Pictured: A tornado spotted forming at Bracewell, near Gladstone, on Monday after a week of wild weather created the perfect conditions for the phenomenon

Pictured: A tornado spotted forming at Bracewell, near Gladstone, on Monday after a week of wild weather created the perfect conditions for the phenomenon 

Severe Weather Forecaster Justin Noona said a series of weather systems have interacted to create the 'perfect ingredients' for tornadoes in recent weeks. Pictured: damaged fences in Armidale, after the town was hit by a tornado on Thursday

Severe Weather Forecaster Justin Noona said a series of weather systems have interacted to create the ‘perfect ingredients’ for tornadoes in recent weeks. Pictured: damaged fences in Armidale, after the town was hit by a tornado on Thursday

‘Each of the tornadoes was spawned by individual supercells,’ Mr Noona said.  

‘It is like baking a cake – there is a list of very balanced ingredients – sheer, wind lift, instability, and moisture – and all of the elements come together as one to form a super cell. 

‘A supercell has one sustained rotating updraft which is called a mesocyclone, and as the supercell feeds on that warm air, a tornado can form. 

‘And the process of feeding on air is why they can be sustained for so long. Tornados are the big boys of the storm world.’ 

Mr Noona said the rise of tornadoes spotted in eastern states could be due to a developing La Nina, creating more moisture in the air to use as fuel. 

Pictured: Giant hailstones found in Armidale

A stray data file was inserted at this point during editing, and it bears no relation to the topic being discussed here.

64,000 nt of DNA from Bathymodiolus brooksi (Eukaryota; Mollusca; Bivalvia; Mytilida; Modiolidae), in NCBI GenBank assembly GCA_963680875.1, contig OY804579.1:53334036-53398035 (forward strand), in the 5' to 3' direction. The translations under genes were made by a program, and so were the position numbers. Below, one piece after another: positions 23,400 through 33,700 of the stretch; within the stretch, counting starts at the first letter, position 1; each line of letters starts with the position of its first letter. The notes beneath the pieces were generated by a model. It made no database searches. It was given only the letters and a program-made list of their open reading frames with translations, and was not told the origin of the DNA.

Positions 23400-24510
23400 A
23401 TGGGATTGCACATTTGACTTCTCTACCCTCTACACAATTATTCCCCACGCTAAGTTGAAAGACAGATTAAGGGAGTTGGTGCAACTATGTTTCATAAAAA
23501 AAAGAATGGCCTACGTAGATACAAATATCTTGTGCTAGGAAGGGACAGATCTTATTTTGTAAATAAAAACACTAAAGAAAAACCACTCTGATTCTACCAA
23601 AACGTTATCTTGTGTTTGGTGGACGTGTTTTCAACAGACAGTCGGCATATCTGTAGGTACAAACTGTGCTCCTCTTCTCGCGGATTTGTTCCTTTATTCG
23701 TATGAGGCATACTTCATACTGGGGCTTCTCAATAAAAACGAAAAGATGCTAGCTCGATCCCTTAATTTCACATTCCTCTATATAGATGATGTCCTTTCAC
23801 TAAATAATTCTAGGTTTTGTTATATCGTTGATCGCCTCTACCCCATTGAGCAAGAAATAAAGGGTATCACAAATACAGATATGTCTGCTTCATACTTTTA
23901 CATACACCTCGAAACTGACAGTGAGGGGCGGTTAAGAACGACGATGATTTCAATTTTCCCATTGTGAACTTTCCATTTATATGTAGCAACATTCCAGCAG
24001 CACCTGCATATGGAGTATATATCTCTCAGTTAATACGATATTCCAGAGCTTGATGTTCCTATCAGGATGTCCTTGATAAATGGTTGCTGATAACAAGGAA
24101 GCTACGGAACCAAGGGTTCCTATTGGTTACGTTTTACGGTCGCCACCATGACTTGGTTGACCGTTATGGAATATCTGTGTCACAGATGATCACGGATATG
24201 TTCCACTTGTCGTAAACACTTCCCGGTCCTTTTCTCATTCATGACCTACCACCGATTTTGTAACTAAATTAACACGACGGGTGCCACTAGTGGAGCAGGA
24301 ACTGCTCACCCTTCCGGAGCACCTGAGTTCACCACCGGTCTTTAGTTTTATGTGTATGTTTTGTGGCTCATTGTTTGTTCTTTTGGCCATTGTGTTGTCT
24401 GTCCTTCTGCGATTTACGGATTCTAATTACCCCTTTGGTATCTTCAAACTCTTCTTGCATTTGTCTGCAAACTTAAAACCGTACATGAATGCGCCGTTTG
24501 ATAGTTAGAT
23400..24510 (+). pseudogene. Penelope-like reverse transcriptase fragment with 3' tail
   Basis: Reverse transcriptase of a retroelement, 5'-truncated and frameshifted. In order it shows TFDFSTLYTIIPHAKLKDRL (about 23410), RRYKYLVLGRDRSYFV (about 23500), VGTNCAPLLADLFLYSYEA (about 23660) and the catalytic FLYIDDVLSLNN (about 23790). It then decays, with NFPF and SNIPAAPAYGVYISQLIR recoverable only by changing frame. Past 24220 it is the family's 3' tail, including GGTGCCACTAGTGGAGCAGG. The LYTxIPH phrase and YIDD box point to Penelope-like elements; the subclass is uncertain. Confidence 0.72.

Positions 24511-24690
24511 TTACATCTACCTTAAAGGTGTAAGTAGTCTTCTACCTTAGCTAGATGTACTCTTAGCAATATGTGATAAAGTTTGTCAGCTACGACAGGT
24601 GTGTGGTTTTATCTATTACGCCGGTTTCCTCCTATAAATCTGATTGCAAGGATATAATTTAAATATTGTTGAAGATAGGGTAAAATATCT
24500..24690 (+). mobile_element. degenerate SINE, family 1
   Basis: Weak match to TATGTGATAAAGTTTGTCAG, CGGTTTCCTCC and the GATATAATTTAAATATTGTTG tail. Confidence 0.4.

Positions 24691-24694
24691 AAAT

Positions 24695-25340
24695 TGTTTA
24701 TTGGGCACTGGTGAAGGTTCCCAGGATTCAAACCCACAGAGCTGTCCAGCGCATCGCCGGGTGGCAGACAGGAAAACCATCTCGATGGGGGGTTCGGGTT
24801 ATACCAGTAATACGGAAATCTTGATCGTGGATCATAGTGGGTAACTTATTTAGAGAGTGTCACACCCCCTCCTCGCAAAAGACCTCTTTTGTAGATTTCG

Pictured: Giant hailstones found in Armidale

The climate pattern – which leads to more rainfall – could mean there will be even more wild weather in store leading up to Christmas.   

‘It looks like we might move into La Nina by the end of this month – which will further enhance, rainfall and thunderstorm and flood events,’ he said.

‘We could be seeing more of these weather patterns as more moisture becomes available for these systems.’

And more could be on with way in coming days – with forecasts showing supercells could develop across parts of Queensland – especially central areas – over the next 48 hours. 

‘Tornadoes are rare in Queensland – we do not see a lot of them,’ Mr Noona said. 

‘The areas that tend to get them are usually sparsely populated.’  

While there are dozens of tornadoes Down Under annually, Mr Noona said many hit rural parts of the country and go unnoticed. 

A rise in people having camera phones, Mr Noona said, has also led to the perception twisters have suddenly appeared in Australia because they are more likely to be documented.